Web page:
In fact, Tokyo’s Foreign Minister Fumio Kishida told Japanese reporters after signing the deal on Monday that Japan still maintains the same legal stance about the “comfort women” issue, meaning it was legally and “finally and completely” settled under the 1965 treaty. He told reporters that Tokyo still has no plans to acknowledge legal responsibility and pay reparations, but instead decided to advocate the establishment of the government-backed fund for the surviving victims.

“Our party is determined to ask the current administration at the National Assembly why it agreed to the settlement being ‘final and irreversible,’” Rep. Lee said. “We are also going to find out why the settlement even mentions the possibility of removing the statue that symbolizes the victims from outside the Japanese Embassy in Seoul.”

Meanwhile, the Korean American Forum of California, a group of Korean-Americans supporting the surviving Korean sex slavery victims based in San Francisco, also issued a statement condemning the agreement between the two governments.

“The ‘comfort women’ issue is an example of institutionalized sexual slavery and one of the largest cases of human trafficking and human rights violations in the world,” the organization said in a statement. “There are surviving victims of Japan’s wartime slavery in 10 other countries aside from South Korea. Tokyo mentioned nothing of them in the agreement, limiting the issue as something that only happened between Korea and Japan, while it should be recognized as a universal human rights issue.”

The group also criticized Japan’s demands regarding the statue and the settlement being final. “The motivation is obviously to prevent the issue being talked about on the world stage anymore,” the group said. “And if Japan is truly sorry about what happened, they wouldn’t have any problems with having the statue in front of their embassy.”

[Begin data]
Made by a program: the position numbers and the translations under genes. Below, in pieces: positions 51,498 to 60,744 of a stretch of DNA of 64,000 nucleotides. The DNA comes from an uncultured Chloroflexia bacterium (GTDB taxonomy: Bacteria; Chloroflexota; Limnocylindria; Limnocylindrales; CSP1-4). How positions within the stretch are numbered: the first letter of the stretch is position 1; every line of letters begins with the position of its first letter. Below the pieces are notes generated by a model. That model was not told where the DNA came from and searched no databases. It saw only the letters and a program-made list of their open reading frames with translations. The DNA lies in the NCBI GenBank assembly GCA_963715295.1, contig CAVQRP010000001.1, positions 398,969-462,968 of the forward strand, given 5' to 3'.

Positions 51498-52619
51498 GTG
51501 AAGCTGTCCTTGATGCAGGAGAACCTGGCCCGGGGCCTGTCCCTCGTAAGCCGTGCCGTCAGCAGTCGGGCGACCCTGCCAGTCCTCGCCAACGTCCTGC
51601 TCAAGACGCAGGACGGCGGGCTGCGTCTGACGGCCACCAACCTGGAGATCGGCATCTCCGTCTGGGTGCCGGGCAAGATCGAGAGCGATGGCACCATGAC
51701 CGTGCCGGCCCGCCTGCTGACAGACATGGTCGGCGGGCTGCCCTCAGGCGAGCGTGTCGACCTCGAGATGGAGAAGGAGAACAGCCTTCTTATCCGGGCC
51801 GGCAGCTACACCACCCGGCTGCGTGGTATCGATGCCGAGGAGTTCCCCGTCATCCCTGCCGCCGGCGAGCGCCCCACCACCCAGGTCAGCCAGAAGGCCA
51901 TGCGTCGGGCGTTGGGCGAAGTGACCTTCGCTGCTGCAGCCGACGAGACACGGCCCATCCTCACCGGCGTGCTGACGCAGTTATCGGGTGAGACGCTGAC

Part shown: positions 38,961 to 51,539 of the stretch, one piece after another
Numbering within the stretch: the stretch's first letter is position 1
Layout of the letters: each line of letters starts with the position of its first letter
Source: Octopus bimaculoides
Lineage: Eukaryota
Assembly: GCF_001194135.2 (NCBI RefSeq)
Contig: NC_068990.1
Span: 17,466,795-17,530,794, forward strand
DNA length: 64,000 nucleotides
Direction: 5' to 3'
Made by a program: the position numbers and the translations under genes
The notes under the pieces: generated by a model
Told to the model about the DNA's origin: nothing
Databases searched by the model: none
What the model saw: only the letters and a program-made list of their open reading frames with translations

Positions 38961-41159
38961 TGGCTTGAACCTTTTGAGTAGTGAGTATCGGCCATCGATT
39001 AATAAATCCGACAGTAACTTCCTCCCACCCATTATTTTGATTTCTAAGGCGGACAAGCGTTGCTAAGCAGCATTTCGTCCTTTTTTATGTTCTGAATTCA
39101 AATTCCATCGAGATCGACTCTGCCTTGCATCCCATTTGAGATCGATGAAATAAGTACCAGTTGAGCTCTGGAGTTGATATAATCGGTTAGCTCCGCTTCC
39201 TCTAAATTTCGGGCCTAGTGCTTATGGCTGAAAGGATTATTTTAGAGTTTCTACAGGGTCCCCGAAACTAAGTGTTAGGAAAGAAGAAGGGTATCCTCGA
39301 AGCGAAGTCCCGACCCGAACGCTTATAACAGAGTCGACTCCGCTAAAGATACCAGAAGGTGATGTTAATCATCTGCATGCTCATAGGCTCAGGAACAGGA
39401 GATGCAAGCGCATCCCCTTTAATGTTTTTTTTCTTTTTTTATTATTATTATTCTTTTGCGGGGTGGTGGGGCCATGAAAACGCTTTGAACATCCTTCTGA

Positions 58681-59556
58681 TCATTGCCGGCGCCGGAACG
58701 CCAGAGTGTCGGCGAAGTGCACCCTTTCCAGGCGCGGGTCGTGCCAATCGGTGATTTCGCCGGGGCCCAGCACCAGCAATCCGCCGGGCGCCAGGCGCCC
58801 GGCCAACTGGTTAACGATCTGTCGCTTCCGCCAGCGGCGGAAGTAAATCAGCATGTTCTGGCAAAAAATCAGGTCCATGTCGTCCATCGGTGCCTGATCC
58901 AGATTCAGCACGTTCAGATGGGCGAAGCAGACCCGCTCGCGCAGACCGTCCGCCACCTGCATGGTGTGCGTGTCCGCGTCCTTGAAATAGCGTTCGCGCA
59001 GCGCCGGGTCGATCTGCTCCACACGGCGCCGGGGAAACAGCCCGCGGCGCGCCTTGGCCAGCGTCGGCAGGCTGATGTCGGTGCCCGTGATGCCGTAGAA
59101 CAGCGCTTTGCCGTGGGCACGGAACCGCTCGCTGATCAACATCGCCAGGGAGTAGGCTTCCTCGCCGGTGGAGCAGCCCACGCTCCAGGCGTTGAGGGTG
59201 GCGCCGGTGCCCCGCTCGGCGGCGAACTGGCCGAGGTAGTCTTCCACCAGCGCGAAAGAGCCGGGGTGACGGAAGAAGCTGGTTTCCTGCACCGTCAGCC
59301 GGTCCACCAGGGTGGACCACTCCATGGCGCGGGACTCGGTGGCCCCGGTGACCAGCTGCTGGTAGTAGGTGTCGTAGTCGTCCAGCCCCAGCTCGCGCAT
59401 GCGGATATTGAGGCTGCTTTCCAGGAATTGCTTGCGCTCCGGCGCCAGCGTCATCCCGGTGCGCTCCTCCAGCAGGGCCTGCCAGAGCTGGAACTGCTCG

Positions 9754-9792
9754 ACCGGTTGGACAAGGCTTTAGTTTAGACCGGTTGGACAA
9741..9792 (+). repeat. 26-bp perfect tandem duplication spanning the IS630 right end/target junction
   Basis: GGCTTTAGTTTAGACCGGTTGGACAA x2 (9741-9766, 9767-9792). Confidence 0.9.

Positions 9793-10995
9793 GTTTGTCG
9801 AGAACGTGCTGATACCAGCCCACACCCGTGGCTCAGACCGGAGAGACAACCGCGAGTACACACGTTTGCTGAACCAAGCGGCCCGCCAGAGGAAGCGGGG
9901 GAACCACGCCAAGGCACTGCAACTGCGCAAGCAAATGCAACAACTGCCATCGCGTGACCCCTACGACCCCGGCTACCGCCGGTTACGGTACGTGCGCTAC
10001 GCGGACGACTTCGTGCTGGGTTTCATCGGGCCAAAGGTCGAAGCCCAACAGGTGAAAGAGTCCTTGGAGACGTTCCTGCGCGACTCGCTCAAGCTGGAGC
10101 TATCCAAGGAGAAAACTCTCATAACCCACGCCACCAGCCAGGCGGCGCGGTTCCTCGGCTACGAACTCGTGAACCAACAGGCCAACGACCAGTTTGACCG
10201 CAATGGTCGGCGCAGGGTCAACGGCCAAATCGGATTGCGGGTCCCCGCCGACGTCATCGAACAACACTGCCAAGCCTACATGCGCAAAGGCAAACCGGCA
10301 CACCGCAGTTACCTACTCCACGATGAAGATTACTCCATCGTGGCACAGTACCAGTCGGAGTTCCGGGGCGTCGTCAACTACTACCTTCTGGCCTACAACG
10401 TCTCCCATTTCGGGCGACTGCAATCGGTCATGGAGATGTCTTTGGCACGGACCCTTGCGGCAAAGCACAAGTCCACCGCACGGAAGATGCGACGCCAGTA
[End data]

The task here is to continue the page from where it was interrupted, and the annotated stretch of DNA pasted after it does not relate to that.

Some Japanese activists supporting Korean victims also expressed concerns over the settlement between the two nations.

Watanabe Mina, secretary-general of the Tokyo-based Women’s Active Museum on War and Peace, said the agreement does not mention anything about educating the future generations on the issue. “One of the most important things about the ‘comfort women’ issue is to remember and educate so it does not repeat in the future,” she said. “Not only did Tokyo mention nothing about education, it demanded to remove the very symbolic statue, which will only help the public remember the war atrocities.”

The General Association of Korean Residents in Japan, one of two main organizations of ethnic Koreans living in Japan and has close ties to North Korea, also heavily criticized the South Korean government for signing the deal in spite of Japan’s eyebrow-raising conditions, calling the agreement a “humiliation.”

“It is humiliating because Seoul accepted Japan’s ‘irreversible’ apology that does not even say anything about national or legal responsibility,” said Ri Dong-je, a representative of the group’s affiliate organization consisting of North Korean sympathizers, in a statement. “The South Korean government should stop betraying its own citizens by giving in to Japan’s unreasonable requests. Japan, on the other hand, should take full legal responsibility of its inhumane war crimes in the past.”

By Claire Lee (